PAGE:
Former Goldman Sachs’ investment banker Bryan Cohen avoids prison

Maria Nikolova

Cohen will have to complete 1,500 hours of community service working in a program that helps the neediest and most vulnerable segment of the population.

Judge William H. Pauley of the New York Southern District Court has issued a rather lenient sentence to former Goldman Sachs’ investment banker Bryan Cohen.

The judgment, issued on June 8, 2020, states that the defendant gets imprisonment for a total term of Time Served and supervised release for a term of 1 year. Cohen will also have to complete 1,500 hours of community service working in a program approved by the Probation department that helps the neediest and most vulnerable segment of the population.

The defendant will also have to, prior to completion of the 12-months of home detention, arrange for a one-way ticket to France, departing no later than June 30, 2021.

Cohen will also have to pay a fine of $25,000 within 9 months of date of judgment.

For a number of years, Cohen stole confidential business information that had been entrusted to him, and provided that information to a securities trader, Marc Demane Debih so that Demane could place timely, profitable securities trades based on that information and share those profits with Cohen.

The US Government had recommended that the Court impose a sentence of 37 months’ imprisonment. According to the authorities, the substantial term of imprisonment was necessary to meet the statutory ends of sentencing, including just punishment, specific and general deterrence, and promoting respect for the law.

Between 2010 and 2019, Cohen was employed as an investment banker at Goldman Sachs, first as an associate in London, and then as a vice president in New York. During that time, Cohen had access to material non-public information (MNPI) about Goldman’s clients. From at least 2015 through 2017, he repeatedly violated his duties and shared MNPI about a number of Goldman clients with Demane, knowing that Demane intended to use the information to engage in insider trading. In exchange, Demane provided Cohen with a portion of his insider trading profits in cash.

In total, Cohen passed MNPI relating to a number of deals to Demane and Demane provided a substantial amount of cash to Cohen as compensation. In particular, Cohen or Cohen’s brother would pick up the cash in the South of France (where Cohen’s family lived) once the money was brought there by associates of Demane. Demane recalls providing at least approximately $1 million worth of cash to Cohen in this manner. Cohen kept that cash in a safe in his parents’ house in the south of France and used some of the cash to buy real estate. After receiving tips from Cohen, Demane traded in the stock and passed the tips to others to trade including Georgios Nikas. Demane and Nikas also traded on these tips together through an investment fund they owned called “Argo.” Through its investigation, the Government identified two such deals about which Cohen passed MNPI: Syngenta AG and Buffalo Wild Wings.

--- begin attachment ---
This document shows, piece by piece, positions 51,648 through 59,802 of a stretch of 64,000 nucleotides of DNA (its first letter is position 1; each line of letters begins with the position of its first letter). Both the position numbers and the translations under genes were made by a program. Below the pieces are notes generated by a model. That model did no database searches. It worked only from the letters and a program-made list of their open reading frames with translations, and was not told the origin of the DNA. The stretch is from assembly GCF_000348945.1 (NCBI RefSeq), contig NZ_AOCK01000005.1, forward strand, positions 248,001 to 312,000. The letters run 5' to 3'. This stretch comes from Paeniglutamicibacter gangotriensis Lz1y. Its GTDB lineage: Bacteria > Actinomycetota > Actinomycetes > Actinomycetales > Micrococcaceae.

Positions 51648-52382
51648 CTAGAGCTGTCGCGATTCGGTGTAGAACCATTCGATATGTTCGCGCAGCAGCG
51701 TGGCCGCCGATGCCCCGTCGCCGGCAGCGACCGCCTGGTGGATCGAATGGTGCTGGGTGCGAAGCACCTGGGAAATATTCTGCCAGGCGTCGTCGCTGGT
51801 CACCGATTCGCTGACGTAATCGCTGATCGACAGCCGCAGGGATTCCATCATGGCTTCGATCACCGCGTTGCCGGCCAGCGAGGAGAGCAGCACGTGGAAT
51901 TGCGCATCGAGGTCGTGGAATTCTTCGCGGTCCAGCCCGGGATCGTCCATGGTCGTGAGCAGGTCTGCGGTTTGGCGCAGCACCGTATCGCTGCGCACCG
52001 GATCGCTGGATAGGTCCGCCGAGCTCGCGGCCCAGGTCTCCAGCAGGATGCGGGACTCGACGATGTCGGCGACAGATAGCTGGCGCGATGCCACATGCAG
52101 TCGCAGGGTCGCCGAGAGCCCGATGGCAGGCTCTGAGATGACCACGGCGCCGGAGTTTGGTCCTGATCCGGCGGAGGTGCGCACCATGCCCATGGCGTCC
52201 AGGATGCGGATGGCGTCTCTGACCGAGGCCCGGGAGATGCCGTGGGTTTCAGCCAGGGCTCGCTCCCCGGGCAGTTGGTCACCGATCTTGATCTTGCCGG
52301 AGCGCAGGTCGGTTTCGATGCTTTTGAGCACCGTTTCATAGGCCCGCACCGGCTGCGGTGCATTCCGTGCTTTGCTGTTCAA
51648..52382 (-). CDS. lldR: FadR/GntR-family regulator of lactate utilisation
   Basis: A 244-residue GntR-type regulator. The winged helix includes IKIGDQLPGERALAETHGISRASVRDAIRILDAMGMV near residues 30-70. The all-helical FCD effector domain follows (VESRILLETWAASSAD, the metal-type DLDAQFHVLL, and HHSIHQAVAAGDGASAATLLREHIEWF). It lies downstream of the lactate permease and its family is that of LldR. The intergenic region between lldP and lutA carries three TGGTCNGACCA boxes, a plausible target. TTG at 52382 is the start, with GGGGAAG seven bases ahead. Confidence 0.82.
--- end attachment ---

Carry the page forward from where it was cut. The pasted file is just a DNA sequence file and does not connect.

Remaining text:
On October 16, 2019, the grand jury returned an indictment charging Cohen with two counts of conspiracy to commit securities fraud On December 11, 2019, the grand jury returned a superseding indictment charging Cohen in five counts of conspiracy and substantive securities fraud and wire fraud for his participation in this scheme. At the defendant’s arraignment on the superseding indictment on December 16, 2019, the Court set this case for trial on February 4, 2020.

On January 7, 2020, Cohen pleaded guilty to count one of the superseding indictment charging him with conspiracy to commit securities fraud pursuant to a plea agreement with the Government. The Court accepted the defendant’s plea on January 28.

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